Should we care about Irish debt ahead of Euro meeting?

  • 17 November 2010
  • From the section Politics
Irish flag

European Union officials say they're preparing a potential financial rescue package to bail out Ireland even though the Irish government hasn't asked for it.

The country has serious debt problems after rescuing its banks.

But why should we care about what's going on in Ireland?

Your views: See what people in Ireland think about the country's debt bailout

WHAT IT MEANS FOR THE UK

If Ireland takes the bailout. It depends what bailout they go for.

The UK contributes more than six million euros (£5.1bn) to the European Financial Stability Mechanism (EFSM) and if the International Monetary Fund (IMF) steps in, the UK would fund 4.5% of any aid.

The Labour government agreed to the mechanism after the Greek debt crisis earlier this year.

We would only have to pay out if Ireland didn't make payments on the emergency loan.

The TaxPayers' Alliance says we don't want to pay to prop up the Euro and Ireland should leave it.

Even if it doesn't. David Cameron says Ireland is a key trading partner and it's in our interests to keep it stable.

It's our biggest trading partner in Europe.

Britain exports more to Ireland than to Brazil, Russia, India and China combined.

British banks with exposure to Ireland include Royal Bank of Scotland and Lloyds, both of which are part owned by UK taxpayers.

Every single person in the Republic spends an average of £3,607 a year on British products.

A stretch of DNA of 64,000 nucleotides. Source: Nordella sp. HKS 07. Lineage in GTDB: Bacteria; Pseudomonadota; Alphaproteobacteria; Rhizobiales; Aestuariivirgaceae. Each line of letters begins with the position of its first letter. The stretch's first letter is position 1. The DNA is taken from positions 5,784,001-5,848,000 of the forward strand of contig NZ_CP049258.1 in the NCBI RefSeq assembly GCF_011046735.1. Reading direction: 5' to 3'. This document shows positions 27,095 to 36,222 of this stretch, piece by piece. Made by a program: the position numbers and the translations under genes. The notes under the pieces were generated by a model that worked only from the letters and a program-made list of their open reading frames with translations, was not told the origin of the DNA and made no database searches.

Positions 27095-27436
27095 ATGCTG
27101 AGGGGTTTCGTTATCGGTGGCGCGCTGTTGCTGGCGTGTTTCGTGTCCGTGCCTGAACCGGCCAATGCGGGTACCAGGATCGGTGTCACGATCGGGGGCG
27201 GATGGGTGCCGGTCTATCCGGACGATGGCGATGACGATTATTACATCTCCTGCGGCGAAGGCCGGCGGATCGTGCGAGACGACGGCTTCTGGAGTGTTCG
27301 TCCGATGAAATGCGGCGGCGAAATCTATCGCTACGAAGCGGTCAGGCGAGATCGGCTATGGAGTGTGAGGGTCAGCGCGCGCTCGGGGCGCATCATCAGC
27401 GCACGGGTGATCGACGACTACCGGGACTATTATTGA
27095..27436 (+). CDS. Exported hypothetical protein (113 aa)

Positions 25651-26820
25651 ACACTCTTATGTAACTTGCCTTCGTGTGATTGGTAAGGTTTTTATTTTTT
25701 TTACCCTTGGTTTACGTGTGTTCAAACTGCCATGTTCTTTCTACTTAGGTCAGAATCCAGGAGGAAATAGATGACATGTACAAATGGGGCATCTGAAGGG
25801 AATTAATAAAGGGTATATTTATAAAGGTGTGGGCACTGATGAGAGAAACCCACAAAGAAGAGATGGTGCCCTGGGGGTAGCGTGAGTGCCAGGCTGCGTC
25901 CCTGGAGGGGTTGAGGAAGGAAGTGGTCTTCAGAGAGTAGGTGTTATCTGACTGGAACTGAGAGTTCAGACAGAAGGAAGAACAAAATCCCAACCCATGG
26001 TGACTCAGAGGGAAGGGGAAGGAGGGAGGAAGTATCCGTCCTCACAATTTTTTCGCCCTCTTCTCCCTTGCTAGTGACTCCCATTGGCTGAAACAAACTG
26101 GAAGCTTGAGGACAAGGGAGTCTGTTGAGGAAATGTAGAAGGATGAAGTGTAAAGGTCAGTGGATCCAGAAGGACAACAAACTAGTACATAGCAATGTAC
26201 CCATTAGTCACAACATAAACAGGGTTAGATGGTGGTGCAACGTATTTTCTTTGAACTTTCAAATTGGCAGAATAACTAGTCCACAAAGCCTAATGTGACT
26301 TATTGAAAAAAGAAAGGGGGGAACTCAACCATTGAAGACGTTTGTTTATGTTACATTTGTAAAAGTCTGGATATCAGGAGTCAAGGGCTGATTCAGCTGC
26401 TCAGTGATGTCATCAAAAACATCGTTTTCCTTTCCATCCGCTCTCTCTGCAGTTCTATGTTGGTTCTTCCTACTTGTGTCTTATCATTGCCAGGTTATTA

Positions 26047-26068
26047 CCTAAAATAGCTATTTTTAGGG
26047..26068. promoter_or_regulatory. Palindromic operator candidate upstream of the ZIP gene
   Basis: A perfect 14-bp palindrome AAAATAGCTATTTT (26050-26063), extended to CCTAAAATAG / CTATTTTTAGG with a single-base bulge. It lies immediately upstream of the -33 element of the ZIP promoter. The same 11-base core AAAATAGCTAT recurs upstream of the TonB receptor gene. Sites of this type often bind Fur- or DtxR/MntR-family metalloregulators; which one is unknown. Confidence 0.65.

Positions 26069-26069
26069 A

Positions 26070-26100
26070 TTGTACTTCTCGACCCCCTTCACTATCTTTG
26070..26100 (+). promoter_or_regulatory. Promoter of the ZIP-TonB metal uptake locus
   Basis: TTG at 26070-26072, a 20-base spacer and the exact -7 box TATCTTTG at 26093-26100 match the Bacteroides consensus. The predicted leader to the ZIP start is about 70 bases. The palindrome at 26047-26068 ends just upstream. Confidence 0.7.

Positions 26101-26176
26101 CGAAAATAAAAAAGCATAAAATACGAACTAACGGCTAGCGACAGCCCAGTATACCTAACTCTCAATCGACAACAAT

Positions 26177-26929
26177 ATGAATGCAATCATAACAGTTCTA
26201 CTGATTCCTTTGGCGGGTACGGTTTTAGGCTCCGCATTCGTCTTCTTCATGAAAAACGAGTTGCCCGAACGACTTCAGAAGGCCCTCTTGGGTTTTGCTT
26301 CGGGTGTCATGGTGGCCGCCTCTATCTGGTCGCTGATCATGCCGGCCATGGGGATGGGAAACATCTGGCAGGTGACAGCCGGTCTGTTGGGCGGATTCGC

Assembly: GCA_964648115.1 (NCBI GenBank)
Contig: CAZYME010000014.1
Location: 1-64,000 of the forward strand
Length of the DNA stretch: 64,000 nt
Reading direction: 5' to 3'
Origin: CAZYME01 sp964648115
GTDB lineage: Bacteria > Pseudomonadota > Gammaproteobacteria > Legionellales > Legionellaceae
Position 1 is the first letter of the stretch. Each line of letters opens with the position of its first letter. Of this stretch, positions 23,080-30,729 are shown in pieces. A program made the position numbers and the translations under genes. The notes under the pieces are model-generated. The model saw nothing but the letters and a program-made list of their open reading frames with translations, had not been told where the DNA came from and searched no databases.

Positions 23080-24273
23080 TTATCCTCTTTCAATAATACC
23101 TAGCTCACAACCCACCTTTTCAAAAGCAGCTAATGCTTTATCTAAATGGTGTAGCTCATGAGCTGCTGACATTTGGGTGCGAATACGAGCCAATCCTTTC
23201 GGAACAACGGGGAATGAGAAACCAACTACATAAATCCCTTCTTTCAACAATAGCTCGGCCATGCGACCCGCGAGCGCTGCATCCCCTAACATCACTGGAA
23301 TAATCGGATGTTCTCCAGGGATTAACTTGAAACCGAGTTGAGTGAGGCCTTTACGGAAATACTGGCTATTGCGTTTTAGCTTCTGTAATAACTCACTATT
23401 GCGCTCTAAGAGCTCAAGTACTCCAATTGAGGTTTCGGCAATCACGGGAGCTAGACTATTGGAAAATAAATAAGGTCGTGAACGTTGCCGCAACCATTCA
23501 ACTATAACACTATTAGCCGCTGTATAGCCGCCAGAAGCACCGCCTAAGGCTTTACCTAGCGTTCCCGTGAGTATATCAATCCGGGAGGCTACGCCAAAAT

How bad is the Irish economy?

A few years ago, it was booming, the so-called 'Celtic Tiger'. Now it's almost bust.

The stats are grim. Unemployment at 13% and not much chance of it falling anytime soon.

House prices have collapsed by up to 60%. 100,000 people are expected to emigrate by 2014.

And worst of all, the country's deficit is expected to rocket up to 32% of the value of its economic output.

How did things go so wrong?

It all goes back to the glory days of the boom.

In 1999 when Ireland joined the Euro interest rates fell and all of a sudden it got much cheaper to borrow money. That sparked a hike in house prices.

Banks borrowed from abroad to fund all those mortgages and loans, so when the global credit crunch happened, Ireland just wasn't able to handle it.

Now the bad debts have built up, so the country's main banks are on the verge of collapsing.

Last month the government bailed out the Allied Irish Bank and that cost around 29 billion euros (£24.6bn).

So what is Ireland doing to help itself?

The Government is planning the harshest cutbacks in Ireland's history.

They've already made it clear this will affect everyone in the country.

The plan is to make 15 billion euros (£12.7bn) of cuts by 2014.

Public spending is being slashed and taxes will go up.

Critics say such dramatic moves could force the country into a deeper recession.